MAP Top Stories
Media Awareness Project Drugnews
Updated: 15 hours 17 min ago
North Coast Journal, 01 Jan 2015 - A year into legal, recreational (or as advocates would have us say, "adult use") pot sales in Colorado - and six months into Washington sales - the sky still hasn't fallen. That's a relatively short period of time on which to base any long-term predictions, but here's one that's nearly certain: Legalization will continue to spread. The smooth (but not without hiccups, unfulfilled expectations and uncertainties) rollout of legal weed means a cascade of states will follow. Alaska, Oregon and Washington, D.C. legalized pot in 2014 (looks like Congress will kill the capitol's buzz, though). California is almost certain to jump on the weedwagon in 2016. What will that look like?
Time Magazine, 25 May 2015 - Yasmin Hurd raises rats on the Upper East Side of Manhattan that will blow your mind. Though they look normal, their lives are anything but, and not just because of the pricey real estate they call home on the 10th floor of a research building near Mount Sinai Hospital. For skeptics of the movement to legalize marijuana, the rodents are canaries in the drug-policy coal mine. For defenders of legalization, they are curiosities. But no one doubts that something is happening in the creatures' trippy little brains.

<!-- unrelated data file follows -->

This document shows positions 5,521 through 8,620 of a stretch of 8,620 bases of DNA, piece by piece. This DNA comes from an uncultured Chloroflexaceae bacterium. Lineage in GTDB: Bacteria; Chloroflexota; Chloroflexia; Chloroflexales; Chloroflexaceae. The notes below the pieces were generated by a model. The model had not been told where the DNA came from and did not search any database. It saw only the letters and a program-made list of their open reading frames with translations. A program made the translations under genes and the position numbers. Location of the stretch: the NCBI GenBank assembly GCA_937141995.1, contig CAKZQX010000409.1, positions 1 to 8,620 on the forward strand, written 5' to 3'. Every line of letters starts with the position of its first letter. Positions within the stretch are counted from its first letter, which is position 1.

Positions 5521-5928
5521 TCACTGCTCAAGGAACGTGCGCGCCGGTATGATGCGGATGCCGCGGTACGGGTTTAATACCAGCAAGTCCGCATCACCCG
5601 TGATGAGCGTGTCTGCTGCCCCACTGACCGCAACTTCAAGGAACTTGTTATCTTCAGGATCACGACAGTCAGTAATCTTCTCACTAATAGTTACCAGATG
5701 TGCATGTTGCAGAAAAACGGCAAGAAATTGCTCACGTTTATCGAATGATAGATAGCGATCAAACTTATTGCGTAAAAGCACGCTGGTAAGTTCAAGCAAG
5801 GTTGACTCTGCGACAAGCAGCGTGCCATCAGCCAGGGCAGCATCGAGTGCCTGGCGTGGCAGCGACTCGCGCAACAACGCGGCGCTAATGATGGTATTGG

Boulder Weekly, 21 May 2015 - It's no secret that hemp is one of the most misunderstood plants in history. For centuries, it has been used by all kinds of people for all kinds of things - clothing to car construction, bioplastics to building supplies, food to fuel. Though it was grown by the Founding Fathers, was a major crop in the U.S. for many years and doesn't contain enough THC to get people "high," it was blacklisted along with marijuana in 1937 and later listed as a Schedule One drug under the Controlled Substances Act in 1970, at least in part because the federal government couldn't tell the difference between the two plants.
North Coast Journal, 21 May 2015 - The Lake County town of Clearlake has backed off of its marijuana cultivation ban following public backlash and a lawsuit filed by one of the city's former mayors. Clearlake was one of the few municipalities in the state to ban cultivation (several counties ban growing as well) and it had become a contentious topic; Lake County's struggles with marijuana regulation were reported in the Los Angeles Times last year.
Westword, 21 May 2015 - Dear Stoner: Do you have any good infused product recipes that require smaller amounts of pot? I'm looking for a mentor in making pot edibles and dabs. Mckenzy Dear Mckenzy: If you don't want to pay for classes on extraction or cooking with cannabis, there are plenty of recipes to help you whip up something quick and strong on a budget.